“This is the first study that looks at the response of a young child’s cardiovascular system to secondhand smoke,” said Judith Groner, MD, lead author of the study, pediatrician and ambulatory care physician at Nationwide Children’s Hospital and Research Institute in Columbus, OH.The study included 128 children, 2 to 5 years old and adolescents between the ages of 9 and 14. Researchers found that the younger children absorbed six times more nicotine than the older children from the same levels of parental smoking. That exposure resulted in a dramatic increase of markers of inflammation and vascular injury signaling damage to the endothelium, the inner lining of the vessel walls.

Hair samples of the younger children had average nicotine levels of 12.68 nanograms per milligram of hair compared to adolescent group, which had 2.57 nanograms per milligram of hair. Toddlers had significantly higher levels of the inflammatory marker soluble intracellular adhesion molecules (ICAM).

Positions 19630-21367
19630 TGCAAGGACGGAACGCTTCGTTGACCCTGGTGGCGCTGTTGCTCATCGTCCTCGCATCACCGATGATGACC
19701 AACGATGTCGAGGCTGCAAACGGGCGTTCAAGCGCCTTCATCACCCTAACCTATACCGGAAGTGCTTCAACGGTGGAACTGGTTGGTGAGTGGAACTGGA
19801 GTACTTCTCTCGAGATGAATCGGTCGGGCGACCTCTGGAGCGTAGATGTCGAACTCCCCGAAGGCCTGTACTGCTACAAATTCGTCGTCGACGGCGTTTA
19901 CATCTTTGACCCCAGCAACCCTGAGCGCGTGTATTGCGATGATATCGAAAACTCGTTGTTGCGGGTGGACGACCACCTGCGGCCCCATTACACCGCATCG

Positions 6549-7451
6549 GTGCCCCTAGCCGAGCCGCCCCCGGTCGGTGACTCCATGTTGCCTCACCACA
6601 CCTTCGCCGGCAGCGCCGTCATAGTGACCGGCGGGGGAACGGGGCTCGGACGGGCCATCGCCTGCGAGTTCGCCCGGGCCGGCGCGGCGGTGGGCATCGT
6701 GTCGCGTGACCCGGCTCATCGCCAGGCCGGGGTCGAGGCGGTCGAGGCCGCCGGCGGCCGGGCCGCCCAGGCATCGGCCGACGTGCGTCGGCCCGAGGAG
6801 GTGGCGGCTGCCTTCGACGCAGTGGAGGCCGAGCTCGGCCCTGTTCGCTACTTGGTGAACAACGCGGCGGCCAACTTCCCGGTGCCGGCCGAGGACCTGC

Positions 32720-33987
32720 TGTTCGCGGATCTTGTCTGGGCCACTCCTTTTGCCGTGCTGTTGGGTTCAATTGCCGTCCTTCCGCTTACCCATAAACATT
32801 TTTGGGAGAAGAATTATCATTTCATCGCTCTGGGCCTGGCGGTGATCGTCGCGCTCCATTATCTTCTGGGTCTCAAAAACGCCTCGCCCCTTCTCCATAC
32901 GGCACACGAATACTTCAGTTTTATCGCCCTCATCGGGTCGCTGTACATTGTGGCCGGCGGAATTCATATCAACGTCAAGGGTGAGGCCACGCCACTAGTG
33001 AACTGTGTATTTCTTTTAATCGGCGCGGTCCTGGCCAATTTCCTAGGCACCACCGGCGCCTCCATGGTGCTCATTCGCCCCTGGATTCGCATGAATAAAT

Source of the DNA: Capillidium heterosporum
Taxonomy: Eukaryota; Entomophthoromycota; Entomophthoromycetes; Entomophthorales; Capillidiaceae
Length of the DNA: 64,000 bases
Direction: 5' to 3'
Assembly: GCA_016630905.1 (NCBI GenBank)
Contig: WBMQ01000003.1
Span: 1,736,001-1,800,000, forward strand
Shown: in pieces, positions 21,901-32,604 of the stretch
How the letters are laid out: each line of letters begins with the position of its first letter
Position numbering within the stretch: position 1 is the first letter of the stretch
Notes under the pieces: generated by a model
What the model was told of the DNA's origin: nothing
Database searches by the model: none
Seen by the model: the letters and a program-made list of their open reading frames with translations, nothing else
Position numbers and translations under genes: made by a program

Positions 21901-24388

“Toddlers in the homes of smokers not only had higher levels of nicotine, but also had higher levels of markers for cardiovascular disease in the blood,” said John Bauer, PhD, senior author of the study and director of the Center for Cardiovascular Medicine at Nationwide Children’s Hospital. “The dose of smoke is greater in toddlers than adolescents who are able to move in and out of the home. Toddlers are like a fish in a fishbowl. They are exposed at a higher dose. And it appears that toddlers also are more susceptible to the cardiovascular effects of smoke.”